Philippines election polling with fizzy drinks and buns
People in the Philippines are gearing up for the election on 9 May. Heather Chen, the BBC's social media producer in Asia, is reporting daily on Snapchat and has travelled to Cebu to see what the conversation is there.
Election fever has been heating up in Cebu, the oldest city in the Philippines. But unfortunately, so has the weather.
I was roaming the city's streets, looking for the best way to keep cool in the 34C sunshine.
A nearby 7-Eleven convenience store offered a fun way to "beat the heat".
The faces of what are the five most famous people in the Philippines right now - the presidential candidates - were adorning the chain's iconic Big Gulp paper cups.
Snapchatting the Philippines election
Add BBC News on Snapchat: bbcnews.
It is not just a colourful gimmick.
It is also a clever way to cash in on the election - combining soda sales with popularity polls.
Each of the candidates' cups were ranked according to popularity, with controversial hopeful Rodrigo Duterte in the lead.
Curiously, in second place, was a sixth grey cup representing "the silent majority" - the cup for undecided voters - clearly a lot of the 7-Eleven's customers.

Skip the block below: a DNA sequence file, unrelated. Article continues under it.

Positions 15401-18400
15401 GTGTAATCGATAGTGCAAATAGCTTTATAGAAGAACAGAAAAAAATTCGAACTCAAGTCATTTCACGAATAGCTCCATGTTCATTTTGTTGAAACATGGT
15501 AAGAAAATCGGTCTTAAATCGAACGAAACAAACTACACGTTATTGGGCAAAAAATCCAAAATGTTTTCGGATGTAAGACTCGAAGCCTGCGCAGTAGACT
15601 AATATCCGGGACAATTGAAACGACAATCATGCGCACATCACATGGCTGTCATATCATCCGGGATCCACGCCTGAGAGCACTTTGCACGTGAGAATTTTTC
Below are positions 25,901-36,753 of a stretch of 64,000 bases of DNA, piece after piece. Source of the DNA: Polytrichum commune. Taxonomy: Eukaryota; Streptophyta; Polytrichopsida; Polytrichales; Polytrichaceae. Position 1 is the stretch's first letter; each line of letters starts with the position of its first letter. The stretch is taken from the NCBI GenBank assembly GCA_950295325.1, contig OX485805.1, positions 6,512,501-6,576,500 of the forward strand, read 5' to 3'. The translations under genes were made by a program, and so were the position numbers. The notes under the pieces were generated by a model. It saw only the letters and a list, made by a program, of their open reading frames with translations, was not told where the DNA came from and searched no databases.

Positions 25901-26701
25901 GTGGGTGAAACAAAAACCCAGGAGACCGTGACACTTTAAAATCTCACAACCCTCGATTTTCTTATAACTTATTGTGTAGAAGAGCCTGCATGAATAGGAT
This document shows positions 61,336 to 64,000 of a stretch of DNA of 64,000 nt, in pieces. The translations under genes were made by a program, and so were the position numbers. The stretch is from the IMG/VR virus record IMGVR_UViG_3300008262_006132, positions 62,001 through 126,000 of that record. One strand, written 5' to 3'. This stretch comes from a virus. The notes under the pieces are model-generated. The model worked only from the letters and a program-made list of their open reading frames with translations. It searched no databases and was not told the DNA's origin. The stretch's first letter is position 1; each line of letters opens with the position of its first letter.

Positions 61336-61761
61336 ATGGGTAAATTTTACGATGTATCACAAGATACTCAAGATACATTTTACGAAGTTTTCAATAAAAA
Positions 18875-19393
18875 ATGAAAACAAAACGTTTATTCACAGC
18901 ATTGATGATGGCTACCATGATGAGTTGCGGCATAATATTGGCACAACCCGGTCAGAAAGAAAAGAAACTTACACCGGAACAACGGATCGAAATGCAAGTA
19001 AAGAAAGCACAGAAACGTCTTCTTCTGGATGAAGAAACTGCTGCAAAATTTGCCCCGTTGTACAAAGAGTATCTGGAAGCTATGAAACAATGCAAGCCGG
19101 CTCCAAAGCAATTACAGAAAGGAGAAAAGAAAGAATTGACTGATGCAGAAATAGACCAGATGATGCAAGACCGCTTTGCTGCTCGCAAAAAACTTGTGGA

Behind me in the queue was 22-year-old student Chrystabelle Lopez, carrying a baby-blue Grace Poe cup filled to the brim with pop.
She wouldn't tell me who she was voting for, but she did have this to say.
"It's cool to be seen with this cup," she said, while digging around for change in her bag. "I wouldn't carry around any of the other cups."
Commercialised election fever is not just limited to 7-Eleven's colourful cups either.
A popular street bakery displayed what looked like another election poster.
Inside the bakery were loaves of bread packaged with each presidential runners' face.
"We've sold out of Duterte and Mar Roxas bread for the day. That usually happens, but we try our best to cater to demand," said a baker unloading more pastries from an oven.
People tell me it is a two-horse race here, between Mr Duterte and Mr Roxas, for their ability to speak distinct Cebu dialects.
And hungry voters in the area have been snapping up the bread, according to their candidate of choice.
"It's just plain bread, we don't add any flavours to the dough. But it's all about the packaging. The idea came from my boss, who owns this bakery."